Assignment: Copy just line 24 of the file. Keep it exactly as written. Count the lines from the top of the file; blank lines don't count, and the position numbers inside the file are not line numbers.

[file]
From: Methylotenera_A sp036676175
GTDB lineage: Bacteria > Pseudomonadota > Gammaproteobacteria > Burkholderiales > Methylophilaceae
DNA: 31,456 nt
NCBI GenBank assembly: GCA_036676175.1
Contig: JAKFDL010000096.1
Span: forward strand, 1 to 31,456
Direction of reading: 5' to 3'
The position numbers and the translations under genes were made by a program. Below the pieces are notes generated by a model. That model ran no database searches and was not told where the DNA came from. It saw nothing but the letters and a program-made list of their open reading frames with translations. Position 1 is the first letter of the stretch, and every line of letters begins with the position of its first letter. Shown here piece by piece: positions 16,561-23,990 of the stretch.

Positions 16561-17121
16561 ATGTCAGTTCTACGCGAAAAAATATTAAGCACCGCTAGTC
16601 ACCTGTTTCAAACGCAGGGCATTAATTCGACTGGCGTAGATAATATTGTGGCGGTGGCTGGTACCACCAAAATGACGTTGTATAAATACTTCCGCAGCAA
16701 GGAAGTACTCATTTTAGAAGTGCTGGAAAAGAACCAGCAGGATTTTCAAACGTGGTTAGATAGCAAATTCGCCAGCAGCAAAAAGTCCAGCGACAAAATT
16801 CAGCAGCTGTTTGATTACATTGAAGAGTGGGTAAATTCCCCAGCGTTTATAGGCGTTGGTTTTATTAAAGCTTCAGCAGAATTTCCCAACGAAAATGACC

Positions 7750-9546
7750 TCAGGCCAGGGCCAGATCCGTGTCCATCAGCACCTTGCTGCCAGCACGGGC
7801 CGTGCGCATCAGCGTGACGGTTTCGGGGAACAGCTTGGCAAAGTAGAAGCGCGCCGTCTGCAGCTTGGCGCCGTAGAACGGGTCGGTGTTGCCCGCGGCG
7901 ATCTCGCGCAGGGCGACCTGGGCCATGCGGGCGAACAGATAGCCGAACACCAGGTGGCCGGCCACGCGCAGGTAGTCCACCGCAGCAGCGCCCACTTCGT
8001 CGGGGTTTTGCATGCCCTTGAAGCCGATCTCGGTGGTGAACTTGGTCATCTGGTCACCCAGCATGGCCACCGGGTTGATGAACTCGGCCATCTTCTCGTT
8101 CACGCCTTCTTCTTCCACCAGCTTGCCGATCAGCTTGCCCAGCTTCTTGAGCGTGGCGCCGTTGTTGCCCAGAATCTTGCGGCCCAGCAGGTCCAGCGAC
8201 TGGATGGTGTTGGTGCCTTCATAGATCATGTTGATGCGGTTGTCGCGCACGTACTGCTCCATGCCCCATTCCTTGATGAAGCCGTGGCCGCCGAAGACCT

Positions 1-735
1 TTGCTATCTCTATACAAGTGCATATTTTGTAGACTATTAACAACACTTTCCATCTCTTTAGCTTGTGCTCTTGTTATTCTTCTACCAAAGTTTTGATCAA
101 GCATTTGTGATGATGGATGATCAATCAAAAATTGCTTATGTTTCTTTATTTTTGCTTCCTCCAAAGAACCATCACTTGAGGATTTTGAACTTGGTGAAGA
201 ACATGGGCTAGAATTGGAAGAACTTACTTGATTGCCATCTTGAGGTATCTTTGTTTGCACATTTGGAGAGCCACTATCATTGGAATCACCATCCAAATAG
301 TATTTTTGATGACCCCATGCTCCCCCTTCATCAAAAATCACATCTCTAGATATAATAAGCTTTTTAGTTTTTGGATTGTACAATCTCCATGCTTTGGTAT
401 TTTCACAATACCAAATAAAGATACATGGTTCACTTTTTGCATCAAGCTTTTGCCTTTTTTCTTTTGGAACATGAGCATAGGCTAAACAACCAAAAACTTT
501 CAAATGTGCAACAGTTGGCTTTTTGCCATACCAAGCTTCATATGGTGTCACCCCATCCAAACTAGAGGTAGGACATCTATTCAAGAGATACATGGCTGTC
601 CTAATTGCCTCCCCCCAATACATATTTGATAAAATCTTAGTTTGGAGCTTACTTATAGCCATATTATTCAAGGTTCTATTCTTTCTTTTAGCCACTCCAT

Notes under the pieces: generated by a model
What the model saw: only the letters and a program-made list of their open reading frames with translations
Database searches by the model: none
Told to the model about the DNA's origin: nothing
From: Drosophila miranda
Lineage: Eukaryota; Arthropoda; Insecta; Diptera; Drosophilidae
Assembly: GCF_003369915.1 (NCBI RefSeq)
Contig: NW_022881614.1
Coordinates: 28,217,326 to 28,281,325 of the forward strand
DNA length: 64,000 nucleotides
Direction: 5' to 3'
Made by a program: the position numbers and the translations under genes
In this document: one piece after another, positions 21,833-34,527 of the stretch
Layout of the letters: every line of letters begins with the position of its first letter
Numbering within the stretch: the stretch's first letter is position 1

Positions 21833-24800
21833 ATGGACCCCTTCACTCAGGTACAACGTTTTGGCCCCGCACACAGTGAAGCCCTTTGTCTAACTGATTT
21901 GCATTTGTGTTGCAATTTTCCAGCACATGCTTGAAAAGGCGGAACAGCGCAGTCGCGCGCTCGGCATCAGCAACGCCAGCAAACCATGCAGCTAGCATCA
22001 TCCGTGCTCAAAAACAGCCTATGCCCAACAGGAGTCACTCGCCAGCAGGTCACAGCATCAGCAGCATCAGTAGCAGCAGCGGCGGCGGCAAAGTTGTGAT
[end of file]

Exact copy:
201 ACATGGGCTAGAATTGGAAGAACTTACTTGATTGCCATCTTGAGGTATCTTTGTTTGCACATTTGGAGAGCCACTATCATTGGAATCACCATCCAAATAG